These green vegetable crops can provide much needed nutrients to consumers and are often proclaimed as health foods because of their nutrient-rich composition. Brassica vegetables contain numerous micronutrients, such as antioxidants, carotenoids, glucosinolates, polyphenols, vitamins, and minerals important to human health. Available data indicate that kale is rich in several vitamins (A, K, C, and probably folate), essential minerals (potassium, calcium, magnesium), and dietary fiber. It is likely that kale can also provide other nutrients including carotenoids, folate, and prebiotic carbohydrates, although these have not been characterized. Brassica greens are also known to contain phytochemicals such as folic acid, ascorbic acid, riboflavin, and carotenes. Flavonoids act in the body as antioxidants and capture free radicals. This means that they may have a lessening effect on the likelihood of developing chronic diseases such as cancer. Other phytochemicals found in vegetables such as brassicas are categorized as anti-nutrients. These chemical compounds are known to disrupt many physiological pathways and lessen the absorption of beneficial nutrients. Included in this group are oxalates, phytate, and tannins.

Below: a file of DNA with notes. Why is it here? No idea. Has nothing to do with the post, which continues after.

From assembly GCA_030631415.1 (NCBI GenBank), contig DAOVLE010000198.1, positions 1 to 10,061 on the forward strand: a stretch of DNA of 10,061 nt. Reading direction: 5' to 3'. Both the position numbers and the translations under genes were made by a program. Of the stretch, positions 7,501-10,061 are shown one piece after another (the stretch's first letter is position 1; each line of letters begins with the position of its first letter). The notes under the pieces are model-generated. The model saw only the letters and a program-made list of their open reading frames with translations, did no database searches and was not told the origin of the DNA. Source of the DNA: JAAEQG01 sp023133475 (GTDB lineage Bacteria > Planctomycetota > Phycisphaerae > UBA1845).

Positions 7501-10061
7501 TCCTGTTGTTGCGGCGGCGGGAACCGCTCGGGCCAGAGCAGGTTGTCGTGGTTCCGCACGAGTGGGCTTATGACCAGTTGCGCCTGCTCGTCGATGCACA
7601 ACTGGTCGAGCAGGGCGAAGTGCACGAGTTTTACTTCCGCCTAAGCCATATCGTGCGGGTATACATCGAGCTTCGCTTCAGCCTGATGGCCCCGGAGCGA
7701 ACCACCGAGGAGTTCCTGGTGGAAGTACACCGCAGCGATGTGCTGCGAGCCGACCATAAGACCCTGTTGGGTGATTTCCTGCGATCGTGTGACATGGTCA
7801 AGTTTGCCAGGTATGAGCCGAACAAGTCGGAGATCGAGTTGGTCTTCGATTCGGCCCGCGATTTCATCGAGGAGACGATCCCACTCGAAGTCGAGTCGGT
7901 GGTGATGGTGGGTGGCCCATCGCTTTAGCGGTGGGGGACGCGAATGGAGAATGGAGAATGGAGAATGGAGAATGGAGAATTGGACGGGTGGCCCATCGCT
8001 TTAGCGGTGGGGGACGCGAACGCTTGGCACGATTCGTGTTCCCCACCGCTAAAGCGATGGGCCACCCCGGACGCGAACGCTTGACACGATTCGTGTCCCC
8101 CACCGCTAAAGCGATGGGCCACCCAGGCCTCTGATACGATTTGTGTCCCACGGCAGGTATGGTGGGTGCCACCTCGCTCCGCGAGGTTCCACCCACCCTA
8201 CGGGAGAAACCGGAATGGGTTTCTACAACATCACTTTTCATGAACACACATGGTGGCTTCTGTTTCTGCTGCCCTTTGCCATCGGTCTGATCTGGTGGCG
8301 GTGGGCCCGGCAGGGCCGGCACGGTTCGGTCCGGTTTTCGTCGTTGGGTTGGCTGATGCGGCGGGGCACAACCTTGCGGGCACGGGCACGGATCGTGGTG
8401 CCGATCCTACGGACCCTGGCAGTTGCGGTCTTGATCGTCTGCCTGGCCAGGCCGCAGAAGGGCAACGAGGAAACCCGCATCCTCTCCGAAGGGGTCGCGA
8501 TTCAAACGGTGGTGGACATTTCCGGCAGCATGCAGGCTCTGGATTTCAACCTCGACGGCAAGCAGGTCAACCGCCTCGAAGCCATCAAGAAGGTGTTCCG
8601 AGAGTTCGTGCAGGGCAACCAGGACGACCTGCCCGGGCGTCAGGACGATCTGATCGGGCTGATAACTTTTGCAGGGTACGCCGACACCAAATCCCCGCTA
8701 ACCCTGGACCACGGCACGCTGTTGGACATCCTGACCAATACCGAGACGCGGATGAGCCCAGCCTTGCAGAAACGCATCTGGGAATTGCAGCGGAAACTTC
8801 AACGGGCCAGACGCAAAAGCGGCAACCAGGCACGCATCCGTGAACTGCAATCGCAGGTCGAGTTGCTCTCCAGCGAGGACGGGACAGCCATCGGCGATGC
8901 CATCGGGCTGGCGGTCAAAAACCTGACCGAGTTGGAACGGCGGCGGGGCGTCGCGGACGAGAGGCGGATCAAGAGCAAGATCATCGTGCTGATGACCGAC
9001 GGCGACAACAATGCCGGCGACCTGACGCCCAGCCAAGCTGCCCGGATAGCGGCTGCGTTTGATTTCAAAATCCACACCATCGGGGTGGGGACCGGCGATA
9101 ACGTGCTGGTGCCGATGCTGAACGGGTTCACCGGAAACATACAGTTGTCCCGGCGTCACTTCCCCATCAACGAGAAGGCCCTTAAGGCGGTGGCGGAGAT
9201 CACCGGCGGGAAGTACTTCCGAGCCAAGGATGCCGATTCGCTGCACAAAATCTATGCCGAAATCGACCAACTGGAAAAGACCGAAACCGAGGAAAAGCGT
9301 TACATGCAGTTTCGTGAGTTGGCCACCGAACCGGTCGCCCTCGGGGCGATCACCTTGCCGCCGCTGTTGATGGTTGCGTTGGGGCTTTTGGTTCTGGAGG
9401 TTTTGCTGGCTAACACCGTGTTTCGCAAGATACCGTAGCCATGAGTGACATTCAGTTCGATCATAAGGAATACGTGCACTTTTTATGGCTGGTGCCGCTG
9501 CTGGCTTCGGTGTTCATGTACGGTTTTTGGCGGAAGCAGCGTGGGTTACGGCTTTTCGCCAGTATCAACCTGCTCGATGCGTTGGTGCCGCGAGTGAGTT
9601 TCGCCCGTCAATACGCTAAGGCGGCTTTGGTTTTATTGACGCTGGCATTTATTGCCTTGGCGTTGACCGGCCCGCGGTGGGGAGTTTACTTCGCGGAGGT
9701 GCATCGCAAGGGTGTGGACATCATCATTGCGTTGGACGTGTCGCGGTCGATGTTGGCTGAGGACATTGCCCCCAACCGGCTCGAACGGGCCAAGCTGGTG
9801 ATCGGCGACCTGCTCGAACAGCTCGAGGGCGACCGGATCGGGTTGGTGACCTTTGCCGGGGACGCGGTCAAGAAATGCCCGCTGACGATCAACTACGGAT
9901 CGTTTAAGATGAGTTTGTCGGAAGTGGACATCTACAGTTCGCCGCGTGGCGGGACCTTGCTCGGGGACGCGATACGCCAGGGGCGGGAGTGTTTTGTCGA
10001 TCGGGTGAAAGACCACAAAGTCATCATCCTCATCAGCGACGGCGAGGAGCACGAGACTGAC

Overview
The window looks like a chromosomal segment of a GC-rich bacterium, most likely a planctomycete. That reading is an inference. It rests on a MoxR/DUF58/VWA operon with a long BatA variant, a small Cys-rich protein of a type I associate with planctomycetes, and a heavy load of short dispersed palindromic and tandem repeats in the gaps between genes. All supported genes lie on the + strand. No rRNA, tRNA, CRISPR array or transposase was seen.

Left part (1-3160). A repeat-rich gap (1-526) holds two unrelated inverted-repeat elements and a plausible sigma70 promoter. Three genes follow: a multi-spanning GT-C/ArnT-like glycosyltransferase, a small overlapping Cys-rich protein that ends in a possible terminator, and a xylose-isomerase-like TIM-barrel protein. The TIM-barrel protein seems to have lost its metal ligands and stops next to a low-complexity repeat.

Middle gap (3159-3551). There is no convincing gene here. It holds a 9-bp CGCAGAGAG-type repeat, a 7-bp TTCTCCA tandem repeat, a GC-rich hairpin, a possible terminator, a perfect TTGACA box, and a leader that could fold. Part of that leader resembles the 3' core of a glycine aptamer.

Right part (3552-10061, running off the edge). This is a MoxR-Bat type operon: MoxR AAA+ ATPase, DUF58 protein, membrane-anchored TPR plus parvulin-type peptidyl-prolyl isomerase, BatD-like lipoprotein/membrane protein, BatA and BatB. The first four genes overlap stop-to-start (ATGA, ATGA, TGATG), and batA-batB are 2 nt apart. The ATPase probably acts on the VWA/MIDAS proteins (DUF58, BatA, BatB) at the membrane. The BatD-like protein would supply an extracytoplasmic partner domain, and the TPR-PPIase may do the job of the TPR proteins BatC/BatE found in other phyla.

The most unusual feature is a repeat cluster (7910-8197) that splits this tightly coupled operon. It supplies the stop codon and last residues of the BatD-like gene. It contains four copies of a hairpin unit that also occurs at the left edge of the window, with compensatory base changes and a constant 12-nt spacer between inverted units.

Despite its gaining popularity, kale remains an understudied vegetable. In the Science Direct database, 636 publications are returned using “kale” as a keyword but only four relevant studies when using “kale and nutrition”. These include three studies from Brazil, Turkey, and Pakistan, and one study from the USA. No studies of kale nutritional quality appear to have been carried out in the last few decades. However, significant genomic research on broccoli has been carried out at the University of Wisconsin, University of California, University of Georgia, and Cornell University. The specific focus of these research studies was on genomics and gene identification to determine mutation profiles of brassica.